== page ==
There's plenty of opportunities to see popular live music acts in the Tampa Bay area, but some major artists rarely pay us a visit. One local tribute band is putting their own unique flair on songs you may never get to hear live.
The group is called the Florida Bjorkestra, named in honor of the eccentric Icelandic singer. The band's founder, pianist Jeremy Douglass, got the idea a couple years ago while listening to Bjork on the way to play a wedding gig.
“I was like all these synth sounds – how could we play them for real?” Douglass said. “I just wanted to try to reproduce that sound I was hearing with actual instruments rather than electronics.”
Douglass jokes he asked his friends to make an "investment" in Bjork, as they would have to play for free. Since then the band has become a bit of a local sensation, going on to cover many more artists than Bjork.
“The artists that we cover don’t come here [the Tampa Bay area], haven’t been here in a while, probably will never come here or are dead,” Douglass said.
Paychecks have changed, but the rehearsal space is still Douglass' living room in St. Petersburg.
Less than a week before a recent performance, singers in sweatpants were sitting on Douglass’ couch shuffling through papers with lyrics on them, looking at sheet music on their tablets and occasionally referencing YouTube videos to remember when the backup vocals come in.
There's not enough space for all 20+ members of the band to rehearse at once, so they usually have to practice in sections. String players had one day, horns another and same with the rhythm section – they go in the garage. They rarely get to perform all together until its show time.
Just about everyone is a professional musician, so they know their stuff. But singer Colleen Cherry says as someone who is used to working in theater, it took some time to trust it would all work out.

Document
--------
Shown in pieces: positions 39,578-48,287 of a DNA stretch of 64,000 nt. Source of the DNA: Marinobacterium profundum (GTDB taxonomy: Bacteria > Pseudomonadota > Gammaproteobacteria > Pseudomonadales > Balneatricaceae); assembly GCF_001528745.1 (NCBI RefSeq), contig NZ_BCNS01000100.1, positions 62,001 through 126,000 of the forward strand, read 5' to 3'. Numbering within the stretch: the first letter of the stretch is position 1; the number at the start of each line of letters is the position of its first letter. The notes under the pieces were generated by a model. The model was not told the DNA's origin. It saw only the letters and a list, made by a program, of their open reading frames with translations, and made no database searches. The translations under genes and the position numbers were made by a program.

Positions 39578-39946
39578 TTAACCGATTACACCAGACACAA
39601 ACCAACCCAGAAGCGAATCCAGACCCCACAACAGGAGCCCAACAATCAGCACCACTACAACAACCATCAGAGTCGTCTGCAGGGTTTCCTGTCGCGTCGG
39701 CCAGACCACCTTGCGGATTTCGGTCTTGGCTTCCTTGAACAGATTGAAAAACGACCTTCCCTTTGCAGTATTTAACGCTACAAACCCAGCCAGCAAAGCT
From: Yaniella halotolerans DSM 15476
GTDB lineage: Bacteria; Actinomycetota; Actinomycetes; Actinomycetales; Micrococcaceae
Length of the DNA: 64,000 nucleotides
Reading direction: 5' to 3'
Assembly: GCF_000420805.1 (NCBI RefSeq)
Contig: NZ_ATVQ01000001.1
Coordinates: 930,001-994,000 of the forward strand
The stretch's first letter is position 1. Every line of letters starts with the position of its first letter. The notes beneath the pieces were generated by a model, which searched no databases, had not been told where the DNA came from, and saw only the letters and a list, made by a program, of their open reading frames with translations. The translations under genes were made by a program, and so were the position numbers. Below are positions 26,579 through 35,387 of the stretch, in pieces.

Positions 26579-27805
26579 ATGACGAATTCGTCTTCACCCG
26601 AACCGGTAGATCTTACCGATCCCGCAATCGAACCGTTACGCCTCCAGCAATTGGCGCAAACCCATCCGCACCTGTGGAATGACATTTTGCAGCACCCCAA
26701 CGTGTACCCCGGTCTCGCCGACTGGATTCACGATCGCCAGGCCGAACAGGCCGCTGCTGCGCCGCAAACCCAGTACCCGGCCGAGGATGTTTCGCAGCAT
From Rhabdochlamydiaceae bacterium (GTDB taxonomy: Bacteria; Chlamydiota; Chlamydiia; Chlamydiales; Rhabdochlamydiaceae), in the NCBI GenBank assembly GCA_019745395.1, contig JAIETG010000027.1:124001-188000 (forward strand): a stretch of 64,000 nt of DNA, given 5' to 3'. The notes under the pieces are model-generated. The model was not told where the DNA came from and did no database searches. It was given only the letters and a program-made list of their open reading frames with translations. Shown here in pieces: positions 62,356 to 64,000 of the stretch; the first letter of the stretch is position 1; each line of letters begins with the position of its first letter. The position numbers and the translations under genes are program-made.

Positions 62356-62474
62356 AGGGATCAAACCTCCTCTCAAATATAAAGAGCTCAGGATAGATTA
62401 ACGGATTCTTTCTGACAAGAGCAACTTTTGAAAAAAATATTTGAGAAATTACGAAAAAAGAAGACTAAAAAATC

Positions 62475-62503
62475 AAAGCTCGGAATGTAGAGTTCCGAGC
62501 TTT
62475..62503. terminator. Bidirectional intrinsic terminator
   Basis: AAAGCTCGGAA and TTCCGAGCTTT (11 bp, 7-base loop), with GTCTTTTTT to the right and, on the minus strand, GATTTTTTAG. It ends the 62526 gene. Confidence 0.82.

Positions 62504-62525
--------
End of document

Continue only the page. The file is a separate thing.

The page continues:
“That kind of makes it more special that the first time we do it all together is for the audience on stage, so they're seeing it for the first time," Cherry said.
A few days later, it was clear there was no need to panic. Everything came together seamlessly as the full Bjorkestra put on a "Greatest Hits” concert at Jannus Live, part of the recent Et Cultura Festival in St. Pete.
They paid tribute to artists like Peter Gabriel, Kate Bush, the late David Bowie and of course Bjork.
The show brought out some repeat fans, like St. Pete resident Jay Keehler, who discovered the Bjorkestra last year at their Peter Gabriel/Tori Amos concert. He said the performance at Jannus Live was a fantastic tribute to some of his favorite artists.
"It makes me feel like I'm so grateful and so happy that I had this type of music to listen to back in the day," Keehler said.
The band earned some new fans as well, like Keehler's friend Tina Dyakan, who also had a nice walk down memory lane.
"Everybody was dancing, everybody was singing,” Dyakan said. “The quality of music was really great.”
That kind of engagement from the audience is typical at all their shows. Singer Jamie Perlow says some fans are even brought to tears.
“People always come to me with a memory, like this song meant this to me at this time in my life, or this relationship,” Perlow said. “They like to relate stories and that's just been such a cool thing."
Ronnie Dee, who sings the Peter Gabriel numbers, says there's a lot of pressure covering performers who have such big fans.
“It's daunting, you know, you really want to be respectful,” Dee said. “I don't want to 'do the moves' and have people think I'm imitating him [Gabriel]. So you have to sort of find the middle ground with that.”
Whitney James says the band feeds off the crowd's energy.
"It creates this deeper, sweeter connection and afterwards you feel like you've gone through something together.”
Dee chimed in, “They know the words better than us!"
Up next for the Bjorkestra is a George Michael/Madonna show in April. Then their first repeat performance next September: another edition of Buffyfest, which paid tribute to music from the TV series Buffy the Vampire Slayer.
It was so popular people actually flew in from out of town to catch the show at the Palladium Theater. Local vendors got involved, as did the tourism agency Visit St. Pete/Clearwater. The band hopes to do more shows that incorporate the community in the overall experience.
It sounds like the Bjorkestra has a fun year ahead, one that members like Ronnie Dee can look forward to as they return to their day jobs.
"I’m lucky enough to have music make my living, so I can afford to make these ‘investment’ gigs which satisfy my soul directly,” Dee said.
You can also hear singer Whitney James on WUSF 89.7. She's the Monday host of All Night Jazz.